Website
UAA Department of Biological Sciences
Website
Department of Health Sciences
Website
SB 151
Toxic-Free Children's Act Fact Sheet (PDF)

Complex Systems: 'Are Humans Just Another Predator? The Roles of Human Foragers in North Pacific Marine Food Webs'

2014-03-03 by News, Sports, and Art

Most studies of humans and ecosystems present human impacts on ecosystems. However, our ability to understand and mitigate such impacts depends on the roles humans play in ecosystems. Food webs provide a useful way to quantify ecological roles of species including humans. By synthesizing 6,000 years of biological, archeological, ethnographic and other data from marine ecosystems in the North Pacific, in particular the Sanak Archipelago in the Eastern Aleutian Islands, we can characterize how Unangan/Aleut hunter-gatherers fit into complex marine food webs, how they compared to other predators and how their behaviors might have affected long-term ecosystem sustainability.

About the speaker: Jennifer Dunne’s research is in analysis, modeling and theory of organization, dynamics and function of complex species interaction. Much of this work focuses on the basic architecture for the flow of energy and resources in ecosystems that play a central role in ecological and evolutionary dynamics, and seeks to identify fundamental patterns and principles of ecological network structure. She is extending the scope and impact of this research with interdisciplinary collaborations in archaeology, art, computer science, economics, evolutionary theory, microbiology, paleobiology, parasitology, physics and social science. She received a Ph.D. in Energy and Resources from UC Berkeley, held a National Science Foundation postdoctoral research fellowship in biological informatics, and has been on the faculty of the Santa Fe Institute since 2007.



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For More Information:

Complex Systems
UAA Complex Systems Website

Professor Lil Alessa presents surprising findings on climate change in Alaska, proposes a future water economy for the state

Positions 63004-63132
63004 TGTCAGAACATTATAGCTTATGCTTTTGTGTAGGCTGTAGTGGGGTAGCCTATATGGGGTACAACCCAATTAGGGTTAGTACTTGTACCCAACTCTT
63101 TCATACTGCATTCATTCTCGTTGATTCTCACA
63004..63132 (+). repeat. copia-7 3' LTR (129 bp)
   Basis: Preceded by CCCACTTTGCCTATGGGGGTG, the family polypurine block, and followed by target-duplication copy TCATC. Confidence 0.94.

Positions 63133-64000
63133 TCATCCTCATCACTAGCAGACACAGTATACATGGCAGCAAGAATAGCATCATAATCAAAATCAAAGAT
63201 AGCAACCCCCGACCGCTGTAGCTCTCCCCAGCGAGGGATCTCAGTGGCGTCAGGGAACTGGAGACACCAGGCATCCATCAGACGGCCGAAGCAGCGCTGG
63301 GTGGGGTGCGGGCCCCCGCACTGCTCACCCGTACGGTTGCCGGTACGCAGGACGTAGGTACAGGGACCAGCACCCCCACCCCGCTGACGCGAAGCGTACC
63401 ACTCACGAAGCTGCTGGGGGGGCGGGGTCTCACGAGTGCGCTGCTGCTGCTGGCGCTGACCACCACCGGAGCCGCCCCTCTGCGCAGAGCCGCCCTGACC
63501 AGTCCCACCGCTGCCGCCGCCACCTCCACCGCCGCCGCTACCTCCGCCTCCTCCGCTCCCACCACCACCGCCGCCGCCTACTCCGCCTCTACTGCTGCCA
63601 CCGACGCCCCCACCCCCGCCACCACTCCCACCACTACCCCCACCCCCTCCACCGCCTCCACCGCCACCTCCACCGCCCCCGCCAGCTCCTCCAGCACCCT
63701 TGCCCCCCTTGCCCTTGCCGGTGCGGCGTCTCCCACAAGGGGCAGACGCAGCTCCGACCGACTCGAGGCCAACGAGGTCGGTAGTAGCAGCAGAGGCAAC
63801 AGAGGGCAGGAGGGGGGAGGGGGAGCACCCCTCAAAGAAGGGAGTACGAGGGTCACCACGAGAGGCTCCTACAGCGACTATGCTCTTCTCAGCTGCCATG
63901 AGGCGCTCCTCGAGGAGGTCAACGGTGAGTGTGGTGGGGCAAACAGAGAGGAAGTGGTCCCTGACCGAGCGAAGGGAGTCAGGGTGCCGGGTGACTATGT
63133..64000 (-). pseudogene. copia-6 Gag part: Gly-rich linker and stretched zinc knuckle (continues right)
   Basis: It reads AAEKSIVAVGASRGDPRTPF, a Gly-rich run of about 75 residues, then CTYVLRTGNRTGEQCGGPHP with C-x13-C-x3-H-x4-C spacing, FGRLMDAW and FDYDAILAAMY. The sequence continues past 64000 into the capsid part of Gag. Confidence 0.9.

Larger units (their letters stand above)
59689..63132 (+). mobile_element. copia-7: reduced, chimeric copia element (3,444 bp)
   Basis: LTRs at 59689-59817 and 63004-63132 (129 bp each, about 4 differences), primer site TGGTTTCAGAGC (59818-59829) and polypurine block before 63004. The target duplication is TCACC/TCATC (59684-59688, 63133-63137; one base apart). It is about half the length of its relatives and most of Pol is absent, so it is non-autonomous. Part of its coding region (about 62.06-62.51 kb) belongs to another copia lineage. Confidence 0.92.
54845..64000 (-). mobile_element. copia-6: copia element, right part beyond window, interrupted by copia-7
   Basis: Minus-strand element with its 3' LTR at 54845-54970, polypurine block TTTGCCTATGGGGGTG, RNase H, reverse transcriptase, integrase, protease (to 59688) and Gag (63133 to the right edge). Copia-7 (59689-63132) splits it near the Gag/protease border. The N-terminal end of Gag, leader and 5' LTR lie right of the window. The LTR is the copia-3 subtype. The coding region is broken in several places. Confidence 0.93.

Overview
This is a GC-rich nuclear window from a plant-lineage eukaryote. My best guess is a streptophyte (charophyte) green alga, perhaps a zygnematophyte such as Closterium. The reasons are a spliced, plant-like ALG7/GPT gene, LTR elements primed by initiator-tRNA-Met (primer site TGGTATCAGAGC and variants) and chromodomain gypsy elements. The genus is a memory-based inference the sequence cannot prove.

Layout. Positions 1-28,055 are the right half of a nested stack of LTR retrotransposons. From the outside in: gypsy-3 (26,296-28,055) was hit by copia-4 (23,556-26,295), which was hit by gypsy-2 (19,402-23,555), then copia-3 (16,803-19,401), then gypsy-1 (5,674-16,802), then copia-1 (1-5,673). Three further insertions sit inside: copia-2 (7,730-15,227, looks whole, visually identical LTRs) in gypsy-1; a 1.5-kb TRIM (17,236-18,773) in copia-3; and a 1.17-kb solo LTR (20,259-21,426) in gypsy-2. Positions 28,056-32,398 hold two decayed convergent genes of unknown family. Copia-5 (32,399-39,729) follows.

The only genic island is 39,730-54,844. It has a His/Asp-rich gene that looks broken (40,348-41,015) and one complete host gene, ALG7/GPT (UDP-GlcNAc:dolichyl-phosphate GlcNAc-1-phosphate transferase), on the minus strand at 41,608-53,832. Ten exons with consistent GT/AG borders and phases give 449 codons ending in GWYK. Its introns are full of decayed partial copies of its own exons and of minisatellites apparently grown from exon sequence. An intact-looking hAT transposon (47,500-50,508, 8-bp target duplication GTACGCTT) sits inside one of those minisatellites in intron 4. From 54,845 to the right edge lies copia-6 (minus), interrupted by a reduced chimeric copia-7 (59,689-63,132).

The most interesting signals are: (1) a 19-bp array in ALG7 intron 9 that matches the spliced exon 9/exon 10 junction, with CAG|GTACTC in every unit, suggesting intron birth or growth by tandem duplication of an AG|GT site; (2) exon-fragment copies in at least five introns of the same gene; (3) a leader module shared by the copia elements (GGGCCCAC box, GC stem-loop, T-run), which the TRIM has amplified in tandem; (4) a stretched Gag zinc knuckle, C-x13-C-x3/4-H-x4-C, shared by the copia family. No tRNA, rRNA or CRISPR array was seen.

2011-02-11 by

The UAA Department of Biology featured Dr. Lil Alessa speaking about some surprising climate change findings on Feb. 3, 2011. Her talk is in two parts. The first half deals with what data tells us about climate change in Alaska. The second half proposes a future water economy for Alaska. She reports that water is so valuable that Canada is building a water pipeline to the Four Corners area of the U.S., and China and France are buying up Alaska’s water rights now. Dr. Alessa is with the RAM Group, The Resilience and Adaptive Management Group, described as “a highly interdisciplinary and multi-cultural effort at the University of Alaska Anchorage.” Their focus is “developing social adaptation strategies in the face of rapid global change.”

This podcast was recorded on Feb. 4, 2011 at UAA.



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For More Information:

RAM homepage
Gateway into research, publications, personnel and upcoming workshops
Dr. Lil Alessa bio page
Current research interests
Epscor home page
Information on Living on Earth II upcoming social-ecological conference
KSKA Alaska World Affairs Council archive
Dr. Alessa's Feb. 5, 2009 AWAC, 'Water and the Arctic: The End Game'